Martens, Georg Friedrich von

Martens, Georg Friedrich von

(gāôrkh` frē`drĭkh fôn mär`təns), 1756–1821, German writer on international law, b. Hamburg. He was professor of international law at Göttingen (1783–89), a state councilor of Westphalia (1808–13), and the representative of the king of Hanover in the diet of Frankfurt (1816–21). His two great works (written in French) were a comparative study of European law, Précis du droit des gens modernes de l'Europe (2 vol., 1789; tr. Summary of the Law of Nations, 1795; a revision of an earlier work in Latin), and an enormous collection of treaties signed after 1761, Recueil des principaux traités … [collection of treaties] (7 vol., 1791–1801), which was continually brought up to date until the end of World War II (3d series, 41 vol., 1908–44).
The Columbia Electronic Encyclopedia™ Copyright © 2013, Columbia University Press. Licensed from Columbia University Press. All rights reserved. www.cc.columbia.edu/cu/cup/
The following article is from The Great Soviet Encyclopedia (1979). It might be outdated or ideologically biased.

Martens, Georg Friedrich Von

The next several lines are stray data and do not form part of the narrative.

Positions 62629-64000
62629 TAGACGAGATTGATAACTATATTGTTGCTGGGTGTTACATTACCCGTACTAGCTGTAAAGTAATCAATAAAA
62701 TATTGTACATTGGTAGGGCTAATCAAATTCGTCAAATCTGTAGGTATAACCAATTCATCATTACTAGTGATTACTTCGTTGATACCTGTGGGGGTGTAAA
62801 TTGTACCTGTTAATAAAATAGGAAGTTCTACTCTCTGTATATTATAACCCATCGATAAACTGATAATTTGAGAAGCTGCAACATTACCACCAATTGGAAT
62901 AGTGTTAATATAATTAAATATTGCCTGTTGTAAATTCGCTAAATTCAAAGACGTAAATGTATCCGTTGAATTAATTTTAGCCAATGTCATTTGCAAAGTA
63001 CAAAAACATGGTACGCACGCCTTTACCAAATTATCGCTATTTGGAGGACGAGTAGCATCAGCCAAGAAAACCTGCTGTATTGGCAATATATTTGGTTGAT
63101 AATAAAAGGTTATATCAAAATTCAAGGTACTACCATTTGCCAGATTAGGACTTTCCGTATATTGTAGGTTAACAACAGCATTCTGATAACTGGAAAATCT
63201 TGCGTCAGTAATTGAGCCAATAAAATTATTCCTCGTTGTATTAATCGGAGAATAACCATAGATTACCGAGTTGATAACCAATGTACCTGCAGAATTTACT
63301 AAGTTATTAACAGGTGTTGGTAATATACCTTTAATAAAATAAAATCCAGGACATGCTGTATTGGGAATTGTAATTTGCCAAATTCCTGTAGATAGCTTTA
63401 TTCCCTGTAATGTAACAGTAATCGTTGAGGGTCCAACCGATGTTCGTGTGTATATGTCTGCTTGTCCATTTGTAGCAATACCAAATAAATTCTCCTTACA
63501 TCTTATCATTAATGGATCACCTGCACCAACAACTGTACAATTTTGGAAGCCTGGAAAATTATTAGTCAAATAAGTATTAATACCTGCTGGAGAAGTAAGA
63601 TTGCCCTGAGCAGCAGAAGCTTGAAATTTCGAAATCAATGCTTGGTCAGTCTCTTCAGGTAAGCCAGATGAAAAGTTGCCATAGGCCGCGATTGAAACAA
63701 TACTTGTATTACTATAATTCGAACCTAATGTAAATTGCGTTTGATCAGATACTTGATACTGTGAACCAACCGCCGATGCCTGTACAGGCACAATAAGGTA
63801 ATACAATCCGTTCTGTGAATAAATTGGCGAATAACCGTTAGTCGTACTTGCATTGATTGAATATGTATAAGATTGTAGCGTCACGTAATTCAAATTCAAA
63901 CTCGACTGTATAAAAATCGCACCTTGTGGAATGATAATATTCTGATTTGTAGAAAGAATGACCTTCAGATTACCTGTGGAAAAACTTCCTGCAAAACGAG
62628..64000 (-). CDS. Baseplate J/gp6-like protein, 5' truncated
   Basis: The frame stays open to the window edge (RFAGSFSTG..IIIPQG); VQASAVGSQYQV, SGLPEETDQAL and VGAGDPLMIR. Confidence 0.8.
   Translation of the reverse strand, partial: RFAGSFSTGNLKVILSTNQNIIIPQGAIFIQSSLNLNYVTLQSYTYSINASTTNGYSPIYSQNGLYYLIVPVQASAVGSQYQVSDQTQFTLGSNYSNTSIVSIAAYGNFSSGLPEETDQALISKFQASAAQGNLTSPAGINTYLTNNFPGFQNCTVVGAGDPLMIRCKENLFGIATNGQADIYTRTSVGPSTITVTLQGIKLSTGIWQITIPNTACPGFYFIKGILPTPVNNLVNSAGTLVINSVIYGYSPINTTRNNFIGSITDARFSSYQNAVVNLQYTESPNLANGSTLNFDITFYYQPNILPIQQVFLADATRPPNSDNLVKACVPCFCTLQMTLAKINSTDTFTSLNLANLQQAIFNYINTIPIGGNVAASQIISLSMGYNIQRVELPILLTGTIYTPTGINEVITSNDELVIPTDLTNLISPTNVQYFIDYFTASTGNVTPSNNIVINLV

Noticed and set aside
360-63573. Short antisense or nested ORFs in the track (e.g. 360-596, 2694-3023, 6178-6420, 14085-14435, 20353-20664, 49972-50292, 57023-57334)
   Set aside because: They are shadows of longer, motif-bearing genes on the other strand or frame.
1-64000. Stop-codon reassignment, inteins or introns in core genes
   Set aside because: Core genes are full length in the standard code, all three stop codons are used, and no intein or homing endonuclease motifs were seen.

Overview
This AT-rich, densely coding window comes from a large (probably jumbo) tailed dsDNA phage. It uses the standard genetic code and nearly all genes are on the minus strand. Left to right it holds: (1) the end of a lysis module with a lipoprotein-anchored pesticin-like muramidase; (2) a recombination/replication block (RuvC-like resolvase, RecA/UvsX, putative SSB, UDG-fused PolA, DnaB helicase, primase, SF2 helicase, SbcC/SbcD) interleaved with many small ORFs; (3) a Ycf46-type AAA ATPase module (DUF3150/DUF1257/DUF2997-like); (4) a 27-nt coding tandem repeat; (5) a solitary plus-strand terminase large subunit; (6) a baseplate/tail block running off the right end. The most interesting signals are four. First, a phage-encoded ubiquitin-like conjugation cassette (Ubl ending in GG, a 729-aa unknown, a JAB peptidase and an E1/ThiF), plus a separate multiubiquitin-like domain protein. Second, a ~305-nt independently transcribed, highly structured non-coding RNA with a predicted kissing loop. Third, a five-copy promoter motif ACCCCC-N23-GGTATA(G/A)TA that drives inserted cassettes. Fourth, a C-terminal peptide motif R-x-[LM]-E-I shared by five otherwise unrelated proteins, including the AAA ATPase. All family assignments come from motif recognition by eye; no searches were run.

Born Feb. 22, 1756, in Hamburg; died Feb. 21, 1821, in Frankfurt am Main. German jurist and diplomat, expert in international law.

Martens became a professor at the University of Gottingen in 1783. From 1814 to 1816 he was counsellor of the king of Hanover. From 1816 to 1821 he served as representative of the kingdom of Hanover in the German Confederation in Frankfurt. Martens wrote a number of works on international law, including Basic Features of Practical European International Law (1785). Starting in 1776, Martens published collections of international agreements; the collections continue to be published in West Germany today under the title Continuation of the Collection ofG. F. Martens.

The Great Soviet Encyclopedia, 3rd Edition (1970-1979). © 2010 The Gale Group, Inc. All rights reserved.